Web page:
$5 Friday: Mindfully preserving olives

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The days are getting shorter now, there is a chill in the air and my trees are laden with black olives.

A young child picking olives
Little A helping mummy pick olives from the tree in our front yard – a very willing helper

The olives on my tree aren’t so impressive.  Perhaps because I don’t water them much (if at all) they are tiny and wrinkled. I wondered if they were ornamental, even edible, but I decided to experiment and see if I could brine them.

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The end result of my olives last year probably wouldn’t win any awards.  They were mottled in colour, smaller than commercial cousins, yet they tasted – well, like olives.  Nice actually. Nice enough for me to feel okay about bringing them out at communal gatherings with food blogger friends.

Little A and I started picking them together from the tree last weekend.  Big A was more interested in the computer and not so helpful, but Little A thought it was lots of fun picking olives with Mummy.  He actually did pick a lot of his own, before he decided it was time to hold the container for me so that I could get the high ones.  Then we went inside and I sat there for half an hour or so cutting slits into each side of the small olives. He would then pick each one up and drop it into a waiting jar.

It was a lovely way to while away an hour or so.  Listening to soft music, chatting with my housemate, joking with Little A, time just went.  It made me wonder whether this was what cooking – or indeed parenting – was all about. There was no expensive toy in sight, yet we were hanging out just being in the present.  Well, except for Big A who sad to say was still on the computer through all of this.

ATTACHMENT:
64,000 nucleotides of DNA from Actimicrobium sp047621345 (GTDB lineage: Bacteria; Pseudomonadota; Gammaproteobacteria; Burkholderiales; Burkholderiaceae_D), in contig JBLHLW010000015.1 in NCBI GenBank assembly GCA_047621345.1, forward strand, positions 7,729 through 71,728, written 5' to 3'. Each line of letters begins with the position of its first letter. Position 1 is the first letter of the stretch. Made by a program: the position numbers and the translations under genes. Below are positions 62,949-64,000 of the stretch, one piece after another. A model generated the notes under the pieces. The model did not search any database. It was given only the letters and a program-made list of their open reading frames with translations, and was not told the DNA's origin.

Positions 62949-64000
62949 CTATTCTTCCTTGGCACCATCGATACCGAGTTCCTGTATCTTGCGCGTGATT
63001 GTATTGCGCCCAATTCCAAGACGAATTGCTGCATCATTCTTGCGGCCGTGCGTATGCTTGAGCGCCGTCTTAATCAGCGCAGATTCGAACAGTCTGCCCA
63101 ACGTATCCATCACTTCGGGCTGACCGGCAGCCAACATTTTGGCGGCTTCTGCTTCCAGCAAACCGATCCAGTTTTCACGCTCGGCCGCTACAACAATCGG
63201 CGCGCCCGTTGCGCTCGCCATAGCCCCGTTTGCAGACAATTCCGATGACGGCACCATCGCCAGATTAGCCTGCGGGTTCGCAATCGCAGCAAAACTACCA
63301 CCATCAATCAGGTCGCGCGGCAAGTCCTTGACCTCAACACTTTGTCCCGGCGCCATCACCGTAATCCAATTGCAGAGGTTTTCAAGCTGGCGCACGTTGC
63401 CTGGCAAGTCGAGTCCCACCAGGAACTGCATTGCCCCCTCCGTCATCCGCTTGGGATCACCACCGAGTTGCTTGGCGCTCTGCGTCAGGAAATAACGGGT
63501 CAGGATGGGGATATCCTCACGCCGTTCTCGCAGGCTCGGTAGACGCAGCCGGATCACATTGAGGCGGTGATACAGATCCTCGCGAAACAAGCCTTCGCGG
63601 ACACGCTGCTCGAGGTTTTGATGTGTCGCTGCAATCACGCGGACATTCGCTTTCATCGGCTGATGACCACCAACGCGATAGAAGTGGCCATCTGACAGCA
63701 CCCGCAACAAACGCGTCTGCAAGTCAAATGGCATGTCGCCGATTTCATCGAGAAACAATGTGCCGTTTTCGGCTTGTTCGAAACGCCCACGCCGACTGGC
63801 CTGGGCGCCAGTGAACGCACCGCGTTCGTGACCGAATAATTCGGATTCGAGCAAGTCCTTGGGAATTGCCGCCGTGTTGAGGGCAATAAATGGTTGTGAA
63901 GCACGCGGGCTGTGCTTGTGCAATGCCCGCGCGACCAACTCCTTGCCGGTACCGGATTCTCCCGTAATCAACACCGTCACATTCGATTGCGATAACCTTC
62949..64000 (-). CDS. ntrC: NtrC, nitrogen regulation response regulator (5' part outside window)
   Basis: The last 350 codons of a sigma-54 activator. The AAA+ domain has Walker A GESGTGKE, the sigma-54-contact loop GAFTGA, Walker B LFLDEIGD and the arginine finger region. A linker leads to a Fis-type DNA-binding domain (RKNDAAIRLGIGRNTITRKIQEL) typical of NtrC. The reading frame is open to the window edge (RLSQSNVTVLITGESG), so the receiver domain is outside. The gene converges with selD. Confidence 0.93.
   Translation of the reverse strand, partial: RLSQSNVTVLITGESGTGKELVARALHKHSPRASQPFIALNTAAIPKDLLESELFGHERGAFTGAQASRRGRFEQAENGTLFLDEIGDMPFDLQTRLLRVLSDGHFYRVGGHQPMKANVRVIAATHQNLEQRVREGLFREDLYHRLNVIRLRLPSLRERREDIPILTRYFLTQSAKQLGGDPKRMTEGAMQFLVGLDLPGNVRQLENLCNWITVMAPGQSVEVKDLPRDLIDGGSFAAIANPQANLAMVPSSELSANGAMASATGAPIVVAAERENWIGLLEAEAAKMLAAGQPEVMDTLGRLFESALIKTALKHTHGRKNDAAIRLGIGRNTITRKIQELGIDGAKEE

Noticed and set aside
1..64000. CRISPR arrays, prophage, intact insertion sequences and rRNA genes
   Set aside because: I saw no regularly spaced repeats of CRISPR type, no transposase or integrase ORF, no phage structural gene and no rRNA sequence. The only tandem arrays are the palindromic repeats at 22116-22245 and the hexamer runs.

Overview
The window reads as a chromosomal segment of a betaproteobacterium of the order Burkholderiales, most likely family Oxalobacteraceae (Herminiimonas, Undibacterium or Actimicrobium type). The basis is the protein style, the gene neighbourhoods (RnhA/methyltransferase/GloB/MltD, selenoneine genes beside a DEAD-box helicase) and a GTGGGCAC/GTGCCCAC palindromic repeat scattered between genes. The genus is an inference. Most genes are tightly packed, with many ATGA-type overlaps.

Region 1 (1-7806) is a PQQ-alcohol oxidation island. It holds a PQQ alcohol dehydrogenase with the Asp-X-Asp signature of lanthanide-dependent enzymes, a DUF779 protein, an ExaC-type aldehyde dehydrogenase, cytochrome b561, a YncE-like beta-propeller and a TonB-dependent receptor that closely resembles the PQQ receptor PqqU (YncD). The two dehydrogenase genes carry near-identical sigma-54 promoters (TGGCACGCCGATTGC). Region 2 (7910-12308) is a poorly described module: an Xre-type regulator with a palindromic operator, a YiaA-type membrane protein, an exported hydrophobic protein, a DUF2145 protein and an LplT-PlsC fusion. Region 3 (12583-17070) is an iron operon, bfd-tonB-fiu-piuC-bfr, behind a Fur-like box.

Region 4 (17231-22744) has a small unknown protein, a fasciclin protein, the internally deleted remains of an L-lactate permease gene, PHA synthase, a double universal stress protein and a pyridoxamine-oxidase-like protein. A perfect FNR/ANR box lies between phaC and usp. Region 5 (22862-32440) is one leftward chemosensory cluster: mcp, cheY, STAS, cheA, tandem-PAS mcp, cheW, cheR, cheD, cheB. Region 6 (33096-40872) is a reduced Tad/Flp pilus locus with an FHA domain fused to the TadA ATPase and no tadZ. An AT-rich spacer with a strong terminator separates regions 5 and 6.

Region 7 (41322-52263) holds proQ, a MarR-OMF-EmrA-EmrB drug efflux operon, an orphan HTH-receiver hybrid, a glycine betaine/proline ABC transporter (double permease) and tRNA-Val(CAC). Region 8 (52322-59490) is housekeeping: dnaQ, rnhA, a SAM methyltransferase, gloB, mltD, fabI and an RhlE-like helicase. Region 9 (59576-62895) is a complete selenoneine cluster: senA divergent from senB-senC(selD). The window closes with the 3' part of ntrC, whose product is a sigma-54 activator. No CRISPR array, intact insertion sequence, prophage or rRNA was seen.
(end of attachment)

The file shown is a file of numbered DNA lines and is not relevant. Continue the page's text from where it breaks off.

After everyone got bored and left me to it, I still continued with my olive preparation.  It reminded me so much of meditative mindfulness practice.  As I cut each olive, I paused to appreciate how each one was individual, each one with its patterns of wrinkles or plumpness totally individual in its own way. I felt the olive juice oozing out onto my fingers as I cut in with my knife, the smell of the bitter olives and the small ‘plop’ as I piled them in a jar. I thought back to the raisin eating exericise I did as part of a Mindfulness-Based Stress Reduction course.  I have never been able to look at raisins the same way again, and now olives have a whole new meaning as well.

 

I occurred to me as I was doing this, that in terms of dollars saved my pursuit of brining olives probably wouldn’t amount to much.  It is really only a drop in the ocean compared with the large quantity of foodstuff I buy at the supermarkets each year.  But saving and investing does not yield an instant result: just like making olives it takes time and patience, and requires mindfully watching the little things.

So I am back to making more olives.  And I am going to get Little A to help me again this weekend.

If you want my recipe, you can find it on my post from last year.  I found the method worked very well for me, so I have continued again.  I am always a bit scared whenever I open a jar – I feel this need to try at least one before I serve to better, but (touch wood) I haven’t had a bad one yet.

Cost:

Olives – free (from my garden, but there are a lot grown for landscaping purposes never used for olives)
water – free
Salt – 10c
Olive oil – 20c
Jars – free
Total:  30c

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